Wax-based furniture polish is a great accessory to dry your paint fast! It acts as a sealant for your object that is spray painted. Apply a light coat of furniture polish on your chair (as an example). Coat it all over the object while maintaining a little distance.
Some material takes two or three coats to dry properly. Wait for 5 to 10 minutes before applying another coat. Remove any excess polish with a soft rag. Don’t put too much pressure.
Pat the object lightly with your pinky finger to check for dryness. When it is hard to touch, your chair is ready! Also, remember to apply thin layers for a quicker dry.
Coat It With Primer
Adding many thin layers of paint can be tiring, right? Primer to the rescue! It is a pre-coat or undercoat of paint that greatly reduces the number of layers you have to apply. This, in turn, makes your object dry faster.
A good primer can cut 2-5 layers of extra paint. You’ll save paint and your hands won’t tire. It’s too good of a deal. So, apply a nice coat of primer before spray painting!
One Object At A Time
This is a no-brainer, but you’d be surprised at how many people forget about this rule of thumb. Make sure you finish spray painting the first object before moving on to the next.
That way, you will have no downtime at work. You have to be patient when taking on multiple projects. So, stay calm, work smart, and manage your time efficiently.
Factors That Affect Your Drying Time
You’ve already learned a variety of techniques for speeding up the drying time of your paint. But sometimes that is not enough. There are factors outside of these that affect your overall drying time. You should have some knowledge about them, so buckle up!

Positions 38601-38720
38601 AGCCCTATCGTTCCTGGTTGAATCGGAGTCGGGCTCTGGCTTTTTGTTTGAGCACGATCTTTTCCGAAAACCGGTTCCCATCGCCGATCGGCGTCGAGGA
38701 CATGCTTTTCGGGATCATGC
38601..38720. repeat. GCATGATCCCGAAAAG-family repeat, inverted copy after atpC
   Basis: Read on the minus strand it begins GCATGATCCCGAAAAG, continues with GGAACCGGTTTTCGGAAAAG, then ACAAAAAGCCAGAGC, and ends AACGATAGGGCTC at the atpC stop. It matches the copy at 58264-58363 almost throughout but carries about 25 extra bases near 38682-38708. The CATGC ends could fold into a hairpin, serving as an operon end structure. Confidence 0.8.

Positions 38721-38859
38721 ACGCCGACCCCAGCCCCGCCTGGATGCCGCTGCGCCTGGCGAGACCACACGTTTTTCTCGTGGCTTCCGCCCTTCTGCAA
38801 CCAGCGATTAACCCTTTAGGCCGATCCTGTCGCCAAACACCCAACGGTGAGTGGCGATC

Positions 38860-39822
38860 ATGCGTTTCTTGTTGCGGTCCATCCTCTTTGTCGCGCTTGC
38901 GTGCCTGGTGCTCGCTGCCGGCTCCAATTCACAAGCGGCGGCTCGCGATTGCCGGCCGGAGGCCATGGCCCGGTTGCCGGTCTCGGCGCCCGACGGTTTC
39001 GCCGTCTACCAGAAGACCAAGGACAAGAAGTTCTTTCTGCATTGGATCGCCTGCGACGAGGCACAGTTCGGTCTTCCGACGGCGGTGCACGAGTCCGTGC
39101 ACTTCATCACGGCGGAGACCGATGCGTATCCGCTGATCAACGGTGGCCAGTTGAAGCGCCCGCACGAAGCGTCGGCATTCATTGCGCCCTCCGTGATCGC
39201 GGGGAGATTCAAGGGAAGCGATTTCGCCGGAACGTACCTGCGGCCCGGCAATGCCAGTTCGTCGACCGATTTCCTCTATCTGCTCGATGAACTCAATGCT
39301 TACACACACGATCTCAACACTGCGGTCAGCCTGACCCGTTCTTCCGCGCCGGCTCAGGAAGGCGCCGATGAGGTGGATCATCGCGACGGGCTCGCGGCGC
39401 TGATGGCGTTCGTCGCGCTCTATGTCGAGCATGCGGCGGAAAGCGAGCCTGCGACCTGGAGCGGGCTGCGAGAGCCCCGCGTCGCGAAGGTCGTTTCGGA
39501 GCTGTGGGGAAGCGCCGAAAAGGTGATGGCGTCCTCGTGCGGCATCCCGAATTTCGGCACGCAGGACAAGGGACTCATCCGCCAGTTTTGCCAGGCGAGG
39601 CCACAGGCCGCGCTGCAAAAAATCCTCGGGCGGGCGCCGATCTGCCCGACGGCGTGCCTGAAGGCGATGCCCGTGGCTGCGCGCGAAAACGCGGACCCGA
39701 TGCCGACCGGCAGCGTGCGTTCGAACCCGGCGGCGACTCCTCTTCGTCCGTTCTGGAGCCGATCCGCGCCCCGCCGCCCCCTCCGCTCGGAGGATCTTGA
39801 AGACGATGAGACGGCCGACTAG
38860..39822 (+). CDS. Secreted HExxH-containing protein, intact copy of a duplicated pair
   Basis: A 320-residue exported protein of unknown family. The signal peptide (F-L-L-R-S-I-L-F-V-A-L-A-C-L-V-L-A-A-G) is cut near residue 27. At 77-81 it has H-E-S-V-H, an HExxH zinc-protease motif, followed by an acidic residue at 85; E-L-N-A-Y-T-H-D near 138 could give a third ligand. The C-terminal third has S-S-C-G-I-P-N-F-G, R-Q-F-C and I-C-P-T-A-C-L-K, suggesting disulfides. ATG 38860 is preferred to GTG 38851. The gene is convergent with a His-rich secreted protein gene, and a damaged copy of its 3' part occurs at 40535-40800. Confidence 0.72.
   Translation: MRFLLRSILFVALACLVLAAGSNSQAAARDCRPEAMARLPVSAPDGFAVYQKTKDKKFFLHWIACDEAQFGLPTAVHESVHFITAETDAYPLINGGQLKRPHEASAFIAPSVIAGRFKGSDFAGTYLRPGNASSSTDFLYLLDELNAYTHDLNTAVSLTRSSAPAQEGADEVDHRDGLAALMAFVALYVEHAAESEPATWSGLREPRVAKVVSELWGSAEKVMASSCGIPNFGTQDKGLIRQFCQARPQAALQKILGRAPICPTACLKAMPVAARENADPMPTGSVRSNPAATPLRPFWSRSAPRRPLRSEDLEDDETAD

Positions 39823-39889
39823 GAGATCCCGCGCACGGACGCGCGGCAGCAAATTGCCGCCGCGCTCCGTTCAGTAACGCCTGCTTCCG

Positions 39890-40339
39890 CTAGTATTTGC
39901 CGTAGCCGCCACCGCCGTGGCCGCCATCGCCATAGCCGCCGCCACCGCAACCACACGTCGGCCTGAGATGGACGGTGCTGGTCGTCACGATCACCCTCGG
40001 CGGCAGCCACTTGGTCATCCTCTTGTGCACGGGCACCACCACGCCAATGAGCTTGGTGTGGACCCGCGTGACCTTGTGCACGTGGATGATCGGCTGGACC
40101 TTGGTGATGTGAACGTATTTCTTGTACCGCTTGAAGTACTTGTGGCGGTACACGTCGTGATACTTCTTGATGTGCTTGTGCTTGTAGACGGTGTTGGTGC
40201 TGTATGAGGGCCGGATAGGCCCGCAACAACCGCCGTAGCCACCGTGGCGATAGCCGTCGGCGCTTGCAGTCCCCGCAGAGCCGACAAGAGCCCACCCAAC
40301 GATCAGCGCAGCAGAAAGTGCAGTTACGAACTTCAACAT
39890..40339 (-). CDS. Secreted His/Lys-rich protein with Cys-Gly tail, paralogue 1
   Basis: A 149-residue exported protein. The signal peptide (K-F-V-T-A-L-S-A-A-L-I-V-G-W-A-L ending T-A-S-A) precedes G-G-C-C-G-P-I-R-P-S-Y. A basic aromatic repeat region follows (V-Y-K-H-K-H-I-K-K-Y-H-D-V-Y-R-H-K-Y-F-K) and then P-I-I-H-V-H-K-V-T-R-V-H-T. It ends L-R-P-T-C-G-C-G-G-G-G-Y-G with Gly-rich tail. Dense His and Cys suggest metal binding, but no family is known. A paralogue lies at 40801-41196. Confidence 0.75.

The temperature greatly affects your dry time. In the winter season, the air remains very dry, which is good for drying your paint. But some paints lose their quality and become too thick (oil paints). The gentle color and the even coating get disrupted.
Hence, most people paint in summer. The air is hot and this warmth cures the paint at an ideal heat ratio. This helps the paint from the damp, dark, effects of winter. But be careful that the weather isn’t too hot.
If it’s way too hot, the paint may start bubbling, preventing strong penetration and coating bond, and ruining your whole house. So, check the weather in your area. Keep a schedule of your summer and winter seasons and paint accordingly.
Aside from the temperature, the type of paint matters too. Some paints inherently dry faster than others. Acrylic paints are one of them and there are even faster versions out there.
Oil paints are slow to dry. They can be a huge pain. But mixing some drying mediums like lead, cobalt or turpentine will greatly reduce its drying time. So you see, it is not always the spray can or the temperature. Sometimes, it’s just the paint that is slow.
Another reason besides temperature and type of paint would be the thickness of the layer. This is an obvious one, but I just want to remind you how important it is. The average dry time is 24 hours.
So, even if you put just a single layer, it doesn’t matter. If it’s too thick, your object might take more than 24 hours to dry. So, always, always, always apply multiple thin coats of paint for an even and quick dry.
In short, ensure proper ventilation, apply thin coats, and paint during summer. Primers are also great for reducing time and layers. Be mindful of the other factors besides the techniques I have mentioned, like the temperature, type of paint, and layer thickness. Hopefully, you’ve figured out how to make spray paint dry faster.